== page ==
Gene Smith's Sink: A Wide-Angle View

Eugene Smith was a larger-than-life figure of 20th-century photography, but biographer Sam Stephenson uncovers the small intricacies of Smith's life in his compelling portrait, Gene Smith's Sink: A Wide-Angle View.

Stephenson approaches his subject by interviewing Smith's friends and associates--including famous figures like Thelonious Monk who hung out in "the isolated squalor" of Smith's New York loft--and by poring over Smith's letters and own writings. Stephenson includes Smith's pawnshop receipts, court summons and other sundry documents, developing a picture of an itinerant life and lending the biography an aesthetic of marginalia that serves its subject well. By using this "wide-angle view," Stephenson explains, he can get "a clearer picture of Smith by averting my focus slightly to the side of him, the way you can see stars in the sky clearer by doing the same thing."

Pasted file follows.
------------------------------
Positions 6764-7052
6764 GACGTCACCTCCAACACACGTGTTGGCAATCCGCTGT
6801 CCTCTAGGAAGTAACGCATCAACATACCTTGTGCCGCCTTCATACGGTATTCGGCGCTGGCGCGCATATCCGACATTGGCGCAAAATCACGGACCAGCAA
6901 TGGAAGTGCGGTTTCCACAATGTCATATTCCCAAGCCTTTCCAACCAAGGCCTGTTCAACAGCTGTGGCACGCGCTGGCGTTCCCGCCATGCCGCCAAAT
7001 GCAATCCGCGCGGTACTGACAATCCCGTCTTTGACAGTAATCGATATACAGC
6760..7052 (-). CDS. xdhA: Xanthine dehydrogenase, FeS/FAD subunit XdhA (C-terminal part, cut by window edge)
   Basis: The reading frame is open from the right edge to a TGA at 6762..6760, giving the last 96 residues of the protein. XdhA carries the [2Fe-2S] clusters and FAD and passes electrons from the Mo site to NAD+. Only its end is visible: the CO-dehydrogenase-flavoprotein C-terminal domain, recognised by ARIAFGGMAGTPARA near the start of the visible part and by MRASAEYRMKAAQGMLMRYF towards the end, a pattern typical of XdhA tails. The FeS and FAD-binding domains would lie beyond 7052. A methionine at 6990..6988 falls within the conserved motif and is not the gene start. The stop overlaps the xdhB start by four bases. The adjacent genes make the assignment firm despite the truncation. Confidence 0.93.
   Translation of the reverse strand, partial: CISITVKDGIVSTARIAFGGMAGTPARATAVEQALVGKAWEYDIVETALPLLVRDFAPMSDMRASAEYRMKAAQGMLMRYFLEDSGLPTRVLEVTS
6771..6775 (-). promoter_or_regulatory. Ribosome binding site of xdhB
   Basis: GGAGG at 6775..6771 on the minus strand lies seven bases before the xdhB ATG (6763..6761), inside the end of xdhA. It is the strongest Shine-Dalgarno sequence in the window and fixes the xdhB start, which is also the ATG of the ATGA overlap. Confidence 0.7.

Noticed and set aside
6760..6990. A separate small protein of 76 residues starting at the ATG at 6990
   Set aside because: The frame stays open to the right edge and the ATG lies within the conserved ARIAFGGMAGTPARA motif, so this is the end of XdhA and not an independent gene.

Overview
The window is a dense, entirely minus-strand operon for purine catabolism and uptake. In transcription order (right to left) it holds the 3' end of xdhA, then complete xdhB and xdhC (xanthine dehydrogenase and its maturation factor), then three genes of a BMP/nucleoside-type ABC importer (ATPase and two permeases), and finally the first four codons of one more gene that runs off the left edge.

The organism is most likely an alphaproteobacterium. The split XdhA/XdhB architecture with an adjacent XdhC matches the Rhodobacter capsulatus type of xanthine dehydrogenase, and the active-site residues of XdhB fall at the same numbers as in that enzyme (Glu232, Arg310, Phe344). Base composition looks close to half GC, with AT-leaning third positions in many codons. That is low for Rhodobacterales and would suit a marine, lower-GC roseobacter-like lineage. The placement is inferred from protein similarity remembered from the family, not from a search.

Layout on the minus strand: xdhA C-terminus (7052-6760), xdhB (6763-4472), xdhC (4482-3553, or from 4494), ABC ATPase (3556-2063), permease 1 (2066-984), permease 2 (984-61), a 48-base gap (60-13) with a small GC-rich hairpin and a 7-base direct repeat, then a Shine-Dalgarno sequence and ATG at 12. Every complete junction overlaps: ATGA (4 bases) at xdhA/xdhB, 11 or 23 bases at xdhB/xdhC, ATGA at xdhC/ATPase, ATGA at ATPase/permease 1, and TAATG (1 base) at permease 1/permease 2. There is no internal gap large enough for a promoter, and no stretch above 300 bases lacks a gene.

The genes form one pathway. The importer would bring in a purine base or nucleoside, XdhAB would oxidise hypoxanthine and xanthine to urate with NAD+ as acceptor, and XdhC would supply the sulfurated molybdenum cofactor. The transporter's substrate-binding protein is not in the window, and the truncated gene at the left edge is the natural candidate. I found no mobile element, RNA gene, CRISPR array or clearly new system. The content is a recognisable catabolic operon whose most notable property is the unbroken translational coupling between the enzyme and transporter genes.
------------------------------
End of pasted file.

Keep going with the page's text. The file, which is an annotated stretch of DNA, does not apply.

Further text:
What emerges is a portrait of Smith not so much in his prime--when he was taking iconic portraits for Life magazine midcentury--but in his later work, when his alcohol abuse, obsessive behavior and reclusive lifestyle led to more complex photography and a number of ambient sound recordings that demonstrated his pervasive need to capture his surroundings. "Not many people are truly able to understand beauty and pain and ugliness," says Smith's former assistant Tamas Janda. "Most people don't want to be reminded of their humanity, which is inherently painful and ugly. Gene sought that out."

In opening his aperture for this biography, Stephenson gives shape to the vagaries and fleeting enchantments of human life, which photography tries to hold still. Gene Smith's Sink is a haunting exploration of the photographic mind. --Scott Neuffer, writer, poet, editor of trampset

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